ISLAMABAD: Pakistan’s tax-to-GDP ratio has declined to a historic low of around nine percent during the fiscal year 2019-2020 compared to 11.1 percent in 2017-2018, largely because of lack of leadership at the Federal Board of Revenue (FBR), increase in corruption within the tax machinery, and flawed tax policy measures.

This was stated by a very senior official, who remained at the helm of affairs in the Revenue Division/FBR on condition of anonymity.

He stated that despite imposition of 17 percent sales tax on five leading export sectors in budget (2019-2020) and other taxation measures to the tune of Rs735 billion in 2019-2020, the FBR’s tax-to-GDP witnessed a constant decline during 2019-2020.

The FBR’s policy of heavy taxation and over taxation on certain sectors such as tobacco products totally contributed to revenue collection during 2019-2020.

Harsh enforcement measures such as the condition of computerised national identity card (CNIC) numbers of the unregistered buyers further damaged the relationship between the tax collector and the taxpayers.

“The attribution of the FBR as the most corrupt institution by the leadership at the top level (government) also led to a negative impact on the entire tax machinery of the FBR,” he said.

Based on the calculations of the GDP, inflation, rupee-dollar parity, additional taxation and blockage of refunds, it is safe to state that the tax-to-GDP ratio has contracted from 11.1 percent in 2017-2018 to nearly nine percent in 2019-2020, he stated.

When contacted, a senior FBR official quoted data that the tax-to-GDP ratio was 9.5 percent in 2019-2020; 10.1 percent in 2018-2019; 11.1 percent in 2017-2018; 10.6 percent in 2016-2017; 10.7 percent in 2015-2016; 9.4 percent in 2014-2015; 9.7 percent in 2013-2014; 8.7 percent in 2012-2013; 9.4 percent in 2011-2012, and 8.5 percent in 2010-2011.

The FBR official added that the FBR had collected Rs3,989 billion in 2019-2020, which was Rs82 billion more than the revised revenue target of 3,907 billion set for 2019-2020.

The official, who supervised overall affairs of the FBR/Revenue Division for a few years, told Business Recorder that the revenue collection should have been increased during 2019-2020 due to rise in inflation, but the tax collection continued to decline during 2019-2020.

The frequent changes at the top level of the FBR during the last two years have also sent a very negative message among the entire workforce of the FBR.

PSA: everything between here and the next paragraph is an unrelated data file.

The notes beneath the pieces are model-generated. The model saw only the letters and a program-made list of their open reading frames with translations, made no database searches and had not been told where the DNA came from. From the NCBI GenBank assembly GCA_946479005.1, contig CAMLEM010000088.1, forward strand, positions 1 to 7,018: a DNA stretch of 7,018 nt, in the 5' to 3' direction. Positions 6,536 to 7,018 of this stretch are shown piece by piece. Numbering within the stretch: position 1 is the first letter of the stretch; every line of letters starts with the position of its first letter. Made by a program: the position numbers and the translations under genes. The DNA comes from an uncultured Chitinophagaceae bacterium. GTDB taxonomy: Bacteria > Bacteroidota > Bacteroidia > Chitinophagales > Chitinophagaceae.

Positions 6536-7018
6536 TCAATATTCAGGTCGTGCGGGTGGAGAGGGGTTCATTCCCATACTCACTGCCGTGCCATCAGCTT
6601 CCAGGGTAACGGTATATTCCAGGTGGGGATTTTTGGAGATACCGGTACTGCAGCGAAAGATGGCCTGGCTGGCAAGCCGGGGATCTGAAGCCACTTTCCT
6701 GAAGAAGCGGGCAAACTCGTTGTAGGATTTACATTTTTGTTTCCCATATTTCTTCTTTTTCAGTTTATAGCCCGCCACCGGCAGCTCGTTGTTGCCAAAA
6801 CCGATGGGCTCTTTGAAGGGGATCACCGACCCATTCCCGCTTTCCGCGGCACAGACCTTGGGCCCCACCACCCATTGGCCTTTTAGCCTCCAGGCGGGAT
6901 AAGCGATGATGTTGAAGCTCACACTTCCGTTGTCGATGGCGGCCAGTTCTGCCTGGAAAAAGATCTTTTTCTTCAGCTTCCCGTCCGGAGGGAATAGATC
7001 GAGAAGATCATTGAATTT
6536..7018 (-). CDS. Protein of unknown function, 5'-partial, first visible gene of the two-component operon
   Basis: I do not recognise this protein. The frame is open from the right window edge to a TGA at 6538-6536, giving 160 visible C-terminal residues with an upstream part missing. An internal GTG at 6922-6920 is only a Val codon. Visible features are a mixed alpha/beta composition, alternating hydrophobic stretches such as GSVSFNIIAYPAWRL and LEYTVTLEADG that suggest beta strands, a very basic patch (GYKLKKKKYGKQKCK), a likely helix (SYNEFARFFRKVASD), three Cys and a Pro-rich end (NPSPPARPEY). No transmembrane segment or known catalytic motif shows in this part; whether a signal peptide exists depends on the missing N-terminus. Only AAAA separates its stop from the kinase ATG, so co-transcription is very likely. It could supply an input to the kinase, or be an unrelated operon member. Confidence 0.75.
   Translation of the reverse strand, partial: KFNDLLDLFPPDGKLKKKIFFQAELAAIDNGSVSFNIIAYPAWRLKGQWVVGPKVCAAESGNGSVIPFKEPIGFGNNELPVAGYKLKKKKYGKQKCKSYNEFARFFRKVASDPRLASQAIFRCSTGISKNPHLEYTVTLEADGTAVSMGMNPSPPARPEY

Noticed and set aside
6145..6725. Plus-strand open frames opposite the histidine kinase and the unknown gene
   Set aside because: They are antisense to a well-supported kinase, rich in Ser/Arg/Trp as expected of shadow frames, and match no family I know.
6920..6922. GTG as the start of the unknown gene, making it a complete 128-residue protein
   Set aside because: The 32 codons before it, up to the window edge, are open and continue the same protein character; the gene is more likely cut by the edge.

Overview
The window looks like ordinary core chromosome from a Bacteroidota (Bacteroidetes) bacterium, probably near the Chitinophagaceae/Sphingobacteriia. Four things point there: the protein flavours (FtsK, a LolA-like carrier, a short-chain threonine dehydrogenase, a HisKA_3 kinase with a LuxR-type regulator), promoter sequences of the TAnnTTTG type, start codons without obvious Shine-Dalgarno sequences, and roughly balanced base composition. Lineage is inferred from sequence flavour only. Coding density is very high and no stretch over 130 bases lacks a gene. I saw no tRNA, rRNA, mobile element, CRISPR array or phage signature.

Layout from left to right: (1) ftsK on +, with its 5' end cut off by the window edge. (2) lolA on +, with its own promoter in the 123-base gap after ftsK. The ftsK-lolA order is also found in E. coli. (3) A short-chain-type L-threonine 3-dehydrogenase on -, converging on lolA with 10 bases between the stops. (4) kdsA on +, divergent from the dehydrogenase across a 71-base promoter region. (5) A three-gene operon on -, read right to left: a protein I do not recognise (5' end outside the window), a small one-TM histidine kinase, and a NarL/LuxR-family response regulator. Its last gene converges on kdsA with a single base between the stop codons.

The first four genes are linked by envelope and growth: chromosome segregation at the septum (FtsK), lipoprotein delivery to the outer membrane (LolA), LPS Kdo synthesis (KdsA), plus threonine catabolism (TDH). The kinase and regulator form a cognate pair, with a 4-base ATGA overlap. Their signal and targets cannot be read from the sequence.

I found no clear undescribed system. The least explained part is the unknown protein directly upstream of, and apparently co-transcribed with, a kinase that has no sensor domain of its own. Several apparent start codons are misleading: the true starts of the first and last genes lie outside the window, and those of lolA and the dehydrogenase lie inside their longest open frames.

“It was a massive failure of the leadership that the corruption in the field formations of the FBR has increased manifolds during the last 1-2 years,” he regretted.

Another major issue was increase in smuggling during 2019-2020 due to import compression and substantial raise in customs duties, additional customs duties (ADCs) and regulatory duties on the imported items during 2019-2020.

He rejected the FBR’s claim that the import compression reduced the FBR’s collection by 50 percent at the import stage, as actual imports in terms of rupees were increasing.

The number of tax filers increased from 1.8 million in 2018 to 2.4 million in 2020 only due to the measure taken in 2018-2019 that a person who fails to file income tax return within the due date shall not be included in the Active Taxpayers’ List (ATL) for the year for which return was not filed within due date.

However, due to the lack of capacity of desk audit, the FBR failed to achieve desired results, despite increase in the number of filers, he said.

The official explained that the present government was also unable to take advantage of new laws, which were initiated by the previous government such as Benami law, and exchange of information with international jurisdictions.

The new laws were enforced in 2019-2020, but the FBR was unable to make cases or utilise information under these laws.

About the impact of the Covid-19 on the FBR’s revenue collection, he stated that it had an impact on the FBR’s collection for the months of April and June 2020, but the remaining 10 months collection was not satisfactory in 2019-2020.

International tax expert Dr Ikramul Haq told Business Recorder that the government of Pakistan Tehreek-i-Insaf (PTI) took Rs735 billion worth of taxation measures in the budget 2019-2020, while the nominal GDP growth was projected at 15 percent (three percent real GDP plus 12 percent inflation), which was required to help collect additional taxes of Rs574 billion.

The growth in revenue collection in the first four months was at the level of nominal GDP growth of 15 percent.

But the FBR believed that its efforts have been undermined by import compression as there is a healthy growth of over 20 percent at the domestic stage.

Dr Haq said that the tax-to-GDP ratio was the lowest and that too after withholding bona fide refunds of exporters.

The FBR officials admitted before the National Assembly Standing Committee on Finance that refunds of Rs532 billion were due from June 2014 to June 2019.

The FBR did not report the refund claims outstanding from before June 2014 and also for the period of July 2019 to June 2020.

If we take all the figures, the collection was even lower and the tax-to-GDP ratio would have been lower than nine percent, had all the refunds been issued, he stated.

The tax expert added that Pakistan’s tax structure was characterised by a narrow tax base, massive tax evasion, a large number of concessions and exemptions, regressive tax regime, reliance on indirect taxes, and tax administration challenges.

The combined effect of these challenges has a low tax-to-GDP ratio during 2019-2020.